Paul, himself, is not a reliable source of Jesus’ teachings. When Jesus was alive, of course, Paul did not study with Jesus. However, he claims that his gospel comes to him through Jesus, through a revelation—a claim that could not be verified (Galatians 1:12). He goes on to insist that his gospel did not come through studying with Jesus’ disciples, and that when he went to Jerusalem, he only stayed with Peter 15 days. If a reliable oral transmission had existed at that point, from Jesus to the disciples, that chain was broken with Paul.

Indeed, it is remarkable that two of the most influential figures in the early Church are two men that did not learn from Jesus, one being Paul and the other James, Jesus’ brother. From the gospels, it appears that James did not follow Jesus’ teachings while Jesus was still alive. Only later would he become involved in the Jesus movement. This provokes certain questions that are not immediately relevant, so they will be put aside. What must be noted, however, is that he did not study with Jesus, just as Paul did not. It is not clear that James ever studied with Peter or the other disciples, and it is not surprising then, that these two men, neither of whom studied with Jesus, should end up in conflict over what the teachings of Jesus meant.

The early conflicts in the Church speak to the lack of a reliable oral transmission. The Church did not know what it meant for non-Jews to become believers in Jesus. Did they need to convert to Judaism? Or could they remain non-Jews, observing the Seven Laws of Noah with a couple new practices to commemorate Jesus? As time went on, the questions and disagreements became larger. Was Jesus divine, semi-divine, or not at all divine? From early on in Church history, the message of the Church was a muddle, with various gospels and theologies circulating and competing.

Moreover, much of Church doctrine is received only through the written word. When a Christian reads the epistle to Ephesus, he does not have the context of what Paul taught to the Ephesians in person. He has no access to the oral teaching given over in that church or at Corinth or at Philippi. He does not even have access to the oral teaching in Jerusalem, only bits and pieces of it. And this is not a matter of things being lost to the modern age, it was a problem from the foundation of congregations outside Jerusalem. The Church was a diffuse body—not a Church, but churches—that did not have the context of the teachings in other areas. Those churches were receiving different gospels, which they interpreted in different ways based on their lack of context.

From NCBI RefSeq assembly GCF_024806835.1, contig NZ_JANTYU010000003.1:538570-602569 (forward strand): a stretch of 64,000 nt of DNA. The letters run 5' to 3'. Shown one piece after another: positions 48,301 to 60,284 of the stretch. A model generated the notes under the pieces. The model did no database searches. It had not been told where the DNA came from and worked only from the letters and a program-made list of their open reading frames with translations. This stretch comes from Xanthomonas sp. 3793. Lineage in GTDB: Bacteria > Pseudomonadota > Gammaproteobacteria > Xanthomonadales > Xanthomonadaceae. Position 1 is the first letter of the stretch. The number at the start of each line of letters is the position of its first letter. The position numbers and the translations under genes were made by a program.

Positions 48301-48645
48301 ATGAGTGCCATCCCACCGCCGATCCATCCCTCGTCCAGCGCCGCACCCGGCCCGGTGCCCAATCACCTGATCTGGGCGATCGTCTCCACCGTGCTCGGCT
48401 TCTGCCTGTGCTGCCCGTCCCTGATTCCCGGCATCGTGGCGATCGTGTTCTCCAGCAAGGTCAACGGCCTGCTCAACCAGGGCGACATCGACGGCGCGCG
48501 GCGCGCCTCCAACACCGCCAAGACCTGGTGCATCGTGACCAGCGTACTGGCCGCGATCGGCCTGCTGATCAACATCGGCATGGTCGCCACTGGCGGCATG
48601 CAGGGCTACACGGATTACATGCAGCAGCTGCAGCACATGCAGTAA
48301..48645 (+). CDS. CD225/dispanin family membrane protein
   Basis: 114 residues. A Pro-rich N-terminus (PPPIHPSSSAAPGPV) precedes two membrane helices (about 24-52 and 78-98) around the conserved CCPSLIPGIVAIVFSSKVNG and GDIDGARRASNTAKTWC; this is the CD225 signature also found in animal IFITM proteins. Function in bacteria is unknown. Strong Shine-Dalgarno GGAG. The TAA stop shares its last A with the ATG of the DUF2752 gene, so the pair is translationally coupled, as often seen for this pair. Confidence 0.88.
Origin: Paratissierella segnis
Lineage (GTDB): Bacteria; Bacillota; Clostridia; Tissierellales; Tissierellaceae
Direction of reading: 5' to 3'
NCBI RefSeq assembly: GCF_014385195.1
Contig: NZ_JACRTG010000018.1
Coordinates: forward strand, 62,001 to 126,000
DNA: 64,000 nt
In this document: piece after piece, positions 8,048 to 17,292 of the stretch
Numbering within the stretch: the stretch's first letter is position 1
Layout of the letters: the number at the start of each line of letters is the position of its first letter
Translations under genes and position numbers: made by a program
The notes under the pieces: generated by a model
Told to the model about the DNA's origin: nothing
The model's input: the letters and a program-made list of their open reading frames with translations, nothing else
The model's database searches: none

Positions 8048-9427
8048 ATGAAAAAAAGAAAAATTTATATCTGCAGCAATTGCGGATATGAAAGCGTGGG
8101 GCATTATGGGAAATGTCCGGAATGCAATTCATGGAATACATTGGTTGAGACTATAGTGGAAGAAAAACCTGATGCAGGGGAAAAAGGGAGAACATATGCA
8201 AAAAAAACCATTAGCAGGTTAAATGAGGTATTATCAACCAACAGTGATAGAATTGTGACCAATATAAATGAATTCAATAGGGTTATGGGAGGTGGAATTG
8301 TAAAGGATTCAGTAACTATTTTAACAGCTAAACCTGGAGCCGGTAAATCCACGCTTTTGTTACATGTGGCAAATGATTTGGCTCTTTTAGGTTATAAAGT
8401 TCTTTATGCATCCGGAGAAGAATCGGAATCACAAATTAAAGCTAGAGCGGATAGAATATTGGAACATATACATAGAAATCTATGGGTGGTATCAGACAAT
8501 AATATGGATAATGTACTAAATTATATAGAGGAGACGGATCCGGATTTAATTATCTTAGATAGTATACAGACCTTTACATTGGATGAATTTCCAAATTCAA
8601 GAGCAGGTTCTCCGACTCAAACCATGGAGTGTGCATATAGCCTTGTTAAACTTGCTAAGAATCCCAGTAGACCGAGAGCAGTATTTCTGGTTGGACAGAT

The diffusion of the Church is not its strength, but a source of confusion. In order to maintain an oral tradition, one needs a community. A community is able to identify new teachings as they arise. If someone says that he believes God should be worshipped in this or that way, based on his own interpretation, the community can counter that his teaching is unknown to them. A community has the strength to resist innovation, because the teachings do not reside with a few, which, if corrupted, can pollute the entire system. Rather, the community can always appeal to the common knowledge.

For a long time, the Jewish people had just such a community. As a nation, as a community, they had a system of checks and balances in place to avoid the introduction of error or the loss of information. The Torah system did not rely solely upon the knowledge of a few in the clerical class. The knowledge of Torah ran through the whole society, so that it did have teachers in the Levites, but it also had judges who must be also learned in Torah, and it was carried also from parent to child, so that the whole nation served carriers of Torah knowledge. Even while some departed the way of Torah, they did not corrupt the Torah system, as it was guarded by the nation as a whole and not a few, which could not be held accountable.

With the Church, things were the opposite. The Church had no reliable system to guard its teaching. Being geographically spread out, distortion and confusion were easily able to enter the Church. Ideas counter to the original message—which itself was a distortion of Torah—or distorting the original message were carried into the diverse churches. Gospels multiplied and the oral teachings of the Church were lost.

The dispersal of the Jewish people created a similar problem for the Torah system. However, the Jews were careful to preserve their oral teachings and not let the message be lost. Some small elements of confusion crept in, but the essentials were preserved. However, the Church lost its original teachings. It is for this reason that missionaries ask a question that is based on confusion. The Church lost its oral tradition, so the missionary does not consider the foundation of the written tradition. He comes to his religion solely through the written word, and it does not occur to him that the written word is subsequent to oral teaching or that its authority is borrowed from the oral transmission.

Jim

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39 Responses to The Oral Law in Judaism and Christianity – by Jim

  1. Bible819 says:

    Jim,

    “When all this comes true—and it surely will—then they will know that a prophet has been among them.”

    The temple has been destroyed.

    The Messiah will be cut off and will have nothing, and the people of the prince who is to come will destroy the city and the sanctuary. The end will come like a flood, and until the end there will be war; desolations have been decreed.